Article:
That would get you into so much trouble inside and outside of CAP. I can't even think of what the SMs I know would do to you for that. BTW where were the SMs?
Title: Re: Encampment stories
Post by: Extremepredjudice on May 14, 2012, 04:17:15 PM
About my fourth night of my first encampment I had had the second shift of CQ and had just gotten back to sleep from being woken up for my shift and about 45-50 minutes into the next shift my whole flight is woken up by screaming from the front of the barracks, apparently the cadets that myself and another cadet had woken up for there shift could not get the cadet for the shift after theres to wake up or even acknowledge them, so for some reason the cadets that I had woken up put tabasco in his eyes.....My flight Sgt comes in and takes him out of the room and he quickly speaks with everyone up our chain of command to try and see if he would be dismissed. Ended up not being dismissed but had to apologize and do something else that i can not recall. But this is one of my funniest CAP memories to look back on that wasn't funny at the time when the guy was crying tabasco.

That would get you into so much trouble inside and outside of CAP. I can't even think of what the SMs I know would do to you for that. BTW where were the SMs?
at my encampment, I saw 3 SMs after lights out. 2 where at the showers, and one was the medical officer. And that was all week.


In short, they were sleeping.

Why did he have MREs?
Title: Re: Encampment stories
Post by: Struts on May 14, 2012, 04:30:06 PM
About my fourth night of my first encampment I had had the second shift of CQ and had just gotten back to sleep from being woken up for my shift and about 45-50 minutes into the next shift my whole flight is woken up by screaming from the front of the barracks, apparently the cadets that myself and another cadet had woken up for there shift could not get the cadet for the shift after theres to wake up or even acknowledge them, so for some reason the cadets that I had woken up put tabasco in his eyes.....My flight Sgt comes in and takes him out of the room and he quickly speaks with everyone up our chain of command to try and see if he would be dismissed. Ended up not being dismissed but had to apologize and do something else that i can not recall. But this is one of my funniest CAP memories to look back on that wasn't funny at the time when the guy was crying tabasco.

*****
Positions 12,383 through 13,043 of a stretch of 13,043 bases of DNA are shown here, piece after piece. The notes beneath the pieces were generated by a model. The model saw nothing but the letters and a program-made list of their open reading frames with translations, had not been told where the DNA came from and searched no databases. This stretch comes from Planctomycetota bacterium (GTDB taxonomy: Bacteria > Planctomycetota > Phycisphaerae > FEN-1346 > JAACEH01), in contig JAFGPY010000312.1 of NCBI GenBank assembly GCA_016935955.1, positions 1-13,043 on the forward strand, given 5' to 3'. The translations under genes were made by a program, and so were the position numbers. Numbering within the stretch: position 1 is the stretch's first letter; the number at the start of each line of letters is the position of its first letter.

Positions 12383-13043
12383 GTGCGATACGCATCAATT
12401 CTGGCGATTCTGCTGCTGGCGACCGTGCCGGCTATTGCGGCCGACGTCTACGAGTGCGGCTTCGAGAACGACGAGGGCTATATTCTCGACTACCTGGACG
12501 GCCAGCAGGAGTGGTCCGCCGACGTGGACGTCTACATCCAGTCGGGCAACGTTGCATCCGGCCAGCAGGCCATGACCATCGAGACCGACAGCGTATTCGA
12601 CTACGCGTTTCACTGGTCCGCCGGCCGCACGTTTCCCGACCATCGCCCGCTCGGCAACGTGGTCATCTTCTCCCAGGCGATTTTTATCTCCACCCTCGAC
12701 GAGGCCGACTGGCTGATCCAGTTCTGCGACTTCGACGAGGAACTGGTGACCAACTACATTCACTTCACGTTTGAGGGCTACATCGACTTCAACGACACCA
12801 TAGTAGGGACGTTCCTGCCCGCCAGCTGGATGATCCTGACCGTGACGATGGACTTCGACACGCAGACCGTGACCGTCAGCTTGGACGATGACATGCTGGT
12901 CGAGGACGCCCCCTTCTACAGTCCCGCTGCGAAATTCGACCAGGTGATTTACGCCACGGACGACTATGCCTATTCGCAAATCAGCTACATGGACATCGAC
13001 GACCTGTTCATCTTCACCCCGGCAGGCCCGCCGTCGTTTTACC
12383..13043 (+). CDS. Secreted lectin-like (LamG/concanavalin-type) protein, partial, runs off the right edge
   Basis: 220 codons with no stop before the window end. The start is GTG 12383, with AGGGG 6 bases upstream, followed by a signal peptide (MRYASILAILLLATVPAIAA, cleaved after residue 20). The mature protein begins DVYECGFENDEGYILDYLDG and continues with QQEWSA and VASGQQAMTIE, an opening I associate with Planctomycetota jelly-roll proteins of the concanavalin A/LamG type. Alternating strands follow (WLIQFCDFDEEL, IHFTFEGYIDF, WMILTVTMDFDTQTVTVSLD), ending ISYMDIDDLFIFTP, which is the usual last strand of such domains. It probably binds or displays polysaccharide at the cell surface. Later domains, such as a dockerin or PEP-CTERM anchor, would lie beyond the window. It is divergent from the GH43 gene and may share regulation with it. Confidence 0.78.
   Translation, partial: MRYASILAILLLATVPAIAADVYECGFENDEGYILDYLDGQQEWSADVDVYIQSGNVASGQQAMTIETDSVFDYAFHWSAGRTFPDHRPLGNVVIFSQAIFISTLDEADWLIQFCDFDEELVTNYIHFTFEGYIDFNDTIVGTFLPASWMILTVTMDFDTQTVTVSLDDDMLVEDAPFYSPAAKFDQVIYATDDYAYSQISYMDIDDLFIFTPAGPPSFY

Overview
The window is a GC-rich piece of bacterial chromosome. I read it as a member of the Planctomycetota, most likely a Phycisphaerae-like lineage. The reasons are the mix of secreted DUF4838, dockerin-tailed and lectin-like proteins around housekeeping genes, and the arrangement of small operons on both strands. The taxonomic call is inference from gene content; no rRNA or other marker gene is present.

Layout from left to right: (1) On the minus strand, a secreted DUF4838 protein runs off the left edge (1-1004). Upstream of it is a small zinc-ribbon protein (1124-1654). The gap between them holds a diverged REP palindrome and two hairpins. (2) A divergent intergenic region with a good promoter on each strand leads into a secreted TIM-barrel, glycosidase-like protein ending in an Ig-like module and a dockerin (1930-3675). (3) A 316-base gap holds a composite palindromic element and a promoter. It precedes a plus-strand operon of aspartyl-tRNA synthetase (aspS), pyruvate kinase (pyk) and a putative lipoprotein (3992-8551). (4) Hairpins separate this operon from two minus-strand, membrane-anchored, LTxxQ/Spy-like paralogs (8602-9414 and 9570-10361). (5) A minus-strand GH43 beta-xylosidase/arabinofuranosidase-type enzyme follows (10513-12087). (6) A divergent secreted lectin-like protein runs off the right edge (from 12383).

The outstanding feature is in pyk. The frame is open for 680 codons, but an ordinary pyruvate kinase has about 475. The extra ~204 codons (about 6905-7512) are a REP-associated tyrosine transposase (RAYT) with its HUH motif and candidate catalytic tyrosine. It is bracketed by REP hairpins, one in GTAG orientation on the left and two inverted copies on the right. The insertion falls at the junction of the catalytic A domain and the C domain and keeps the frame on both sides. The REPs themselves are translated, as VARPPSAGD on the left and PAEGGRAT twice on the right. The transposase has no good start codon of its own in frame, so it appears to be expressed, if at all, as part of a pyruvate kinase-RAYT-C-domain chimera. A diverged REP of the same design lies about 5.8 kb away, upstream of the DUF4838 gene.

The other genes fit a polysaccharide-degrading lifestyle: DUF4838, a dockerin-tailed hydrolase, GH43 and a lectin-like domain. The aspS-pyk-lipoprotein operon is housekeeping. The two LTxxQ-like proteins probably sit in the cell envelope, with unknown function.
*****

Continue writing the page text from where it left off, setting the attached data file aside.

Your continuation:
That would get you into so much trouble inside and outside of CAP. I can't even think of what the SMs I know would do to you for that. BTW where were the SMs?
at my encampment, I saw 3 SMs after lights out. 2 where at the showers, and one was the medical officer. And that was all week.


In short, they were sleeping.

The flight sergeant should have sent that up the chain...
Title: Re: Encampment stories
Post by: Extremepredjudice on May 14, 2012, 04:51:23 PM
About my fourth night of my first encampment I had had the second shift of CQ and had just gotten back to sleep from being woken up for my shift and about 45-50 minutes into the next shift my whole flight is woken up by screaming from the front of the barracks, apparently the cadets that myself and another cadet had woken up for there shift could not get the cadet for the shift after theres to wake up or even acknowledge them, so for some reason the cadets that I had woken up put tabasco in his eyes.....My flight Sgt comes in and takes him out of the room and he quickly speaks with everyone up our chain of command to try and see if he would be dismissed. Ended up not being dismissed but had to apologize and do something else that i can not recall. But this is one of my funniest CAP memories to look back on that wasn't funny at the time when the guy was crying tabasco.

That would get you into so much trouble inside and outside of CAP. I can't even think of what the SMs I know would do to you for that. BTW where were the SMs?
at my encampment, I saw 3 SMs after lights out. 2 where at the showers, and one was the medical officer. And that was all week.


In short, they were sleeping.

The flight sergeant should have sent that up the chain...
According to the story he did.
Title: Re: Encampment stories
Post by: ck4 on May 14, 2012, 04:52:21 PM
He did send him up the chain and he didn't get dismissed. We had done a LRC at the base we were at that day and had been given MRE's for lunch and I guess he saved the tobasco sauce.
Title: Re: Encampment stories
Post by: PA Guy on May 14, 2012, 05:24:52 PM